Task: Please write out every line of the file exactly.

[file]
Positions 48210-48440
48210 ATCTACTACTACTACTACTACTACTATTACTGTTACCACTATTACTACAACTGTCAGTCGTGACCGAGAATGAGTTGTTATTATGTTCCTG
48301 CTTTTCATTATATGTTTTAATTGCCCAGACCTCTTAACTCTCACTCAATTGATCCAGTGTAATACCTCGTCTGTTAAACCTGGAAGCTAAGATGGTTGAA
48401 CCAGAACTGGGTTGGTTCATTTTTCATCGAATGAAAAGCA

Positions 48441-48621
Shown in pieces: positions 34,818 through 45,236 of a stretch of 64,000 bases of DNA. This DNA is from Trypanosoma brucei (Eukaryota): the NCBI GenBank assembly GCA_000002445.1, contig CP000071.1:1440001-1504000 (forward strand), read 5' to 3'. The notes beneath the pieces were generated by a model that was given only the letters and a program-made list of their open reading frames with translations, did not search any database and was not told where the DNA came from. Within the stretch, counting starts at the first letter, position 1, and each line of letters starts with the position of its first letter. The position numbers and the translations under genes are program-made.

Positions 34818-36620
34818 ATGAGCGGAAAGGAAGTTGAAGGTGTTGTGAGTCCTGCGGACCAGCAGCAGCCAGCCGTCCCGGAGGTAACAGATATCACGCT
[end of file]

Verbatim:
Positions 48210-48440
48210 ATCTACTACTACTACTACTACTACTATTACTGTTACCACTATTACTACAACTGTCAGTCGTGACCGAGAATGAGTTGTTATTATGTTCCTG
48301 CTTTTCATTATATGTTTTAATTGCCCAGACCTCTTAACTCTCACTCAATTGATCCAGTGTAATACCTCGTCTGTTAAACCTGGAAGCTAAGATGGTTGAA
48401 CCAGAACTGGGTTGGTTCATTTTTCATCGAATGAAAAGCA

Positions 48441-48621
Shown in pieces: positions 34,818 through 45,236 of a stretch of 64,000 bases of DNA. This DNA is from Trypanosoma brucei (Eukaryota): the NCBI GenBank assembly GCA_000002445.1, contig CP000071.1:1440001-1504000 (forward strand), read 5' to 3'. The notes beneath the pieces were generated by a model that was given only the letters and a program-made list of their open reading frames with translations, did not search any database and was not told where the DNA came from. Within the stretch, counting starts at the first letter, position 1, and each line of letters starts with the position of its first letter. The position numbers and the translations under genes are program-made.

Positions 34818-36620
34818 ATGAGCGGAAAGGAAGTTGAAGGTGTTGTGAGTCCTGCGGACCAGCAGCAGCCAGCCGTCCCGGAGGTAACAGATATCACGCT